27th of March at 10:00
Title: An overview of pain relief in low and middle income countries, legislation, availability and governmental beliefs
The candidate will defend his thesis on the 27th of March at 12:15
Topic: Trial Lecture and Public Defence - Yonas Abebe Tessema - Oslo Metropolitan University
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Webinar ID: 652 4332 3964
- First opponent: Associate Professor Lemlem Beza, Addis Ababa University, Ethiopia
- Second opponent: Professor Torben Wisborg, UiT The Arctic University of Norway
- Leader of the committee: Professor Ellen Karine Grov, OsloMet
Leader of the public defence
Associate Professor Dag Karterud, OsloMet
- Head of studies Trine Møgster Jørgensen, OsloMet
- Associate Professor Fredrik Hetmann, OsloMet
Prehospital care is one of the most critical pillars of emergency medicine and plays a fundamental role in patient survival. Time-critical illness and trauma can cost life and limb if basic and/or advanced resuscitation and transport from the scene to the hospital are not correctly performed. Prehospital care also plays an essential role in treating larger groups of patients with common symptoms such as pain. Most research in prehospital care is concentrated on time-critical illnesses and trauma. However, there is a paucity of research regarding prehospital care among vulnerable patient groups.
The overall aim of this thesis is to examine the prehospital care pertaining to the use of ambulance services and pain management among selected vulnerable patient groups across diverse health service resource settings
The specific aims are:
- To describe the epidemiology of ambulance-utilized patients in Addis Ababa, Ethiopia
- To examine the prevalence of, and factors associated with, ambulance use in Addis Ababa, Ethiopia
- To examine the effectiveness and safety of paediatric prehospital pain medications across diverse health service resource settings
Studies one and two were conducted in Ethiopia's capital Addis Ababa. Both studies were designed as retrospective cross-sectional studies. Data were collected from medical patient records and retrieved from a public ambulance care provider and one public trauma center in Addis Ababa. Trained data collectors entered all information using a pretested standardized abstraction format. Descriptive analysis and multivariable logistic regression were performed accordingly. Before they were conducted, the first two studies were approved by the Institutional Review Board (IRB) of St. Paul’s Hospital Millennium Medical College. The last study was a systematic review based on the Preferred Reporting Items for Systematic Reviews and Meta-analyses (PRISMA) guidelines. The study was conducted on children under eighteen years of age with acute pain in the prehospital setting. The preferred analgesics were reviewed based on the effectiveness and safety of the drug for prehospital pain management in children. Six electronic databases, including PubMed, Ovid Medline, Ovid Embase, CINAHL (Ebsco), Epistemonikos, and the Cochrane Library, were searched to retrieve available studies. Due to the heterogeneity of outcome variables, textual narrative analysis was performed.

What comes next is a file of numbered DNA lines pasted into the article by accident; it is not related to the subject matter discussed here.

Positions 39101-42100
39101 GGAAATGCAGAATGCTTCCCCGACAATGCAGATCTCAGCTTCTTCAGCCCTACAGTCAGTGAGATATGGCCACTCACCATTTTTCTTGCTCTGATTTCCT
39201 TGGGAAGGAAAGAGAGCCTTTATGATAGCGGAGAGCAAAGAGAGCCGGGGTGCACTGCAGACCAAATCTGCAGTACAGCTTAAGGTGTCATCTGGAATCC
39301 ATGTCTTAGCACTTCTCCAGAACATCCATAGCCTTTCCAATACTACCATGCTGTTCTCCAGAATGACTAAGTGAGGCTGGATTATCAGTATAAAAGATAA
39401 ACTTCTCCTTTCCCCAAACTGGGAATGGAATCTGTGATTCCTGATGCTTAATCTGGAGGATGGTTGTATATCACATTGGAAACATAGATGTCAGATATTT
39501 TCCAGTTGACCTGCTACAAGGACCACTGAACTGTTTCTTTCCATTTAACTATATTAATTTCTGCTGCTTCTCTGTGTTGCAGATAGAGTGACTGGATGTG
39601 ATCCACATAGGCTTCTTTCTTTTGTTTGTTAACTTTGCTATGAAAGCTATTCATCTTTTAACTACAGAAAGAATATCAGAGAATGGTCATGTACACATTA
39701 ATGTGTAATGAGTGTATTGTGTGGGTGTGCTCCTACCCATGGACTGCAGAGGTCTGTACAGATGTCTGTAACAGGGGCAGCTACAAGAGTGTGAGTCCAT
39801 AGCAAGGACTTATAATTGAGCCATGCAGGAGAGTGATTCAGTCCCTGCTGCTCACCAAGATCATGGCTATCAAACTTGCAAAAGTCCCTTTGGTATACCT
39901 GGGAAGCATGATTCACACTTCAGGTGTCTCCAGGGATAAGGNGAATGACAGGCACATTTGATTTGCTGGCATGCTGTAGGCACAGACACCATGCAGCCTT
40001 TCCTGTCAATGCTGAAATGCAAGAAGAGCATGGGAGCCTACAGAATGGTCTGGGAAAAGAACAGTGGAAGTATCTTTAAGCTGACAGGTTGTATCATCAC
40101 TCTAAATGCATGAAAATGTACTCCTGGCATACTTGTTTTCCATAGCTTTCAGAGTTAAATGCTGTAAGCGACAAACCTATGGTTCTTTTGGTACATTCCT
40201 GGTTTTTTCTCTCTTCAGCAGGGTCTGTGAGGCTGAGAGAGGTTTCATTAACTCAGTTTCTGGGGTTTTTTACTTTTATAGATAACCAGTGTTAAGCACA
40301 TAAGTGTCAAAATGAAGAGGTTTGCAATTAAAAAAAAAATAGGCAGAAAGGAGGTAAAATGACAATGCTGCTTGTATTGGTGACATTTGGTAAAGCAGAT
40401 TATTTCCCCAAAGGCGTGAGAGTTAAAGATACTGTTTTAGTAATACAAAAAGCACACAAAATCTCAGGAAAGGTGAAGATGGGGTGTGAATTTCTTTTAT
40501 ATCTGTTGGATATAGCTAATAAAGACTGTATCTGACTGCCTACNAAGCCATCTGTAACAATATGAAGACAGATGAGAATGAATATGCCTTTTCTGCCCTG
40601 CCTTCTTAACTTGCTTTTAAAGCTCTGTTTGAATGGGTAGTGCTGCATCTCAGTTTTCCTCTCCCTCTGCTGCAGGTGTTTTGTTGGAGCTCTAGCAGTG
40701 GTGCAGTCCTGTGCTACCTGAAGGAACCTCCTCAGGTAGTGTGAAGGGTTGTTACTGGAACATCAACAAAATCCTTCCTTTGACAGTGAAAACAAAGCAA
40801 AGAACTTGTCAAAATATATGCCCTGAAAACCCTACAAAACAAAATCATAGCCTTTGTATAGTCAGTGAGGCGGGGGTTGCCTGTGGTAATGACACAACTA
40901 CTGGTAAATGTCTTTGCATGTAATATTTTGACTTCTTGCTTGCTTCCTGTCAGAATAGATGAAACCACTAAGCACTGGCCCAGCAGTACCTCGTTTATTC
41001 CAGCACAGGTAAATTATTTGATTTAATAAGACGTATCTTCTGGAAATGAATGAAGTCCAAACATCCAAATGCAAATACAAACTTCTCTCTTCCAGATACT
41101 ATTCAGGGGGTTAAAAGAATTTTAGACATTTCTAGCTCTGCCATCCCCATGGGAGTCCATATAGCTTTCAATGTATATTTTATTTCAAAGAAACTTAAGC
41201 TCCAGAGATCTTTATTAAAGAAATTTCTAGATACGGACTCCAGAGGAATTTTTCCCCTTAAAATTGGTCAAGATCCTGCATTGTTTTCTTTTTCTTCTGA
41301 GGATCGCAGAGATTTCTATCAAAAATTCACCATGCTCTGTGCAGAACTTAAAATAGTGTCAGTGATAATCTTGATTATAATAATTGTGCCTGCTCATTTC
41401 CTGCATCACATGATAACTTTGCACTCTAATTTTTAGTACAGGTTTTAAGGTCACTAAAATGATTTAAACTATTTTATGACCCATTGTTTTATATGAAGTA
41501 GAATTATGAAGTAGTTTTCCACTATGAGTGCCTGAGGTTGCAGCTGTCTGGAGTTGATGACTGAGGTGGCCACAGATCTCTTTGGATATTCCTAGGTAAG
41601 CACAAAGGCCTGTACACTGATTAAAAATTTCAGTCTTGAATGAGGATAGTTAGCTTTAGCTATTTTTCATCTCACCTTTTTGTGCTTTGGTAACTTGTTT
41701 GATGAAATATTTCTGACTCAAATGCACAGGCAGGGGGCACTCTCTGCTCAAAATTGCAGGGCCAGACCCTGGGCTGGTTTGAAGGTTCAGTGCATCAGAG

In study one, it was found that interfacility transfers (mainly pregnancy-related interfacility transfers) and clinically stable patients were the most frequent users of ambulances in Addis Ababa. The study also highlighted prolonged ambulance response time in Addis Ababa. The mean ambulance response time was more than eight minutes.
The second study found that the patient's acuity may influence the choice of transport at the scene of an accident in Addis Ababa. In this study, patients with high acuity were less likely to use an ambulance from the scene. Moreover, many low-acuity patients referred from other health facilities were transported by ambulance. In contrast, one-third of moderate to high acuity patients arrived directly from the scene by other means of transport. Furthermore, among all patients referred from other health institutions, about 42.3% arrived at the trauma center without prior communication.
In the third study, a systematic review of eight studies revealed that fentanyl (intranasal/ IV), morphine (IV), methoxyflurane (inhalation), and combination preparations were effective analgesics for children in prehospital settings. The study also found no serious adverse events related to the administration of the drugs studied (intranasal fentanyl, inhaled methoxyflurane, and IV /IM ketamine). In addition, the third study identified intranasal fentanyl and inhaled methoxyflurane as the preferred pain drug.
Accessible and equitable prehospital care development is fundamental for holistic emergency medical service. Vulnerable patient groups such as acutely sick patients living in Low-and Middle-Income Countries (LMICs) and children age group need special attention. Inter-facility transfers and low-acuity patients were the dominant users of ambulance services in Addis Ababa. The response time of the ambulances was found to be prolonged. Since ambulance service is a resource-intensive medical service, a well-designed system that could prioritize the service for the most needed is essential. Our systematic review also highlighted the effective and safe analgesic drugs for children in prehospital care. According to the current study, intranasal fentanyl and inhaled methoxyflurane seem to be the drug of choice due to the ease of administration, effectiveness, and safety of the drugs. Perhaps these analgesics improve the quality of care for children in ambulances suffering from pain. However, the review only found level three and four evidence. Therefore, future research using high-level evidence designs such as randomized control trials is needed.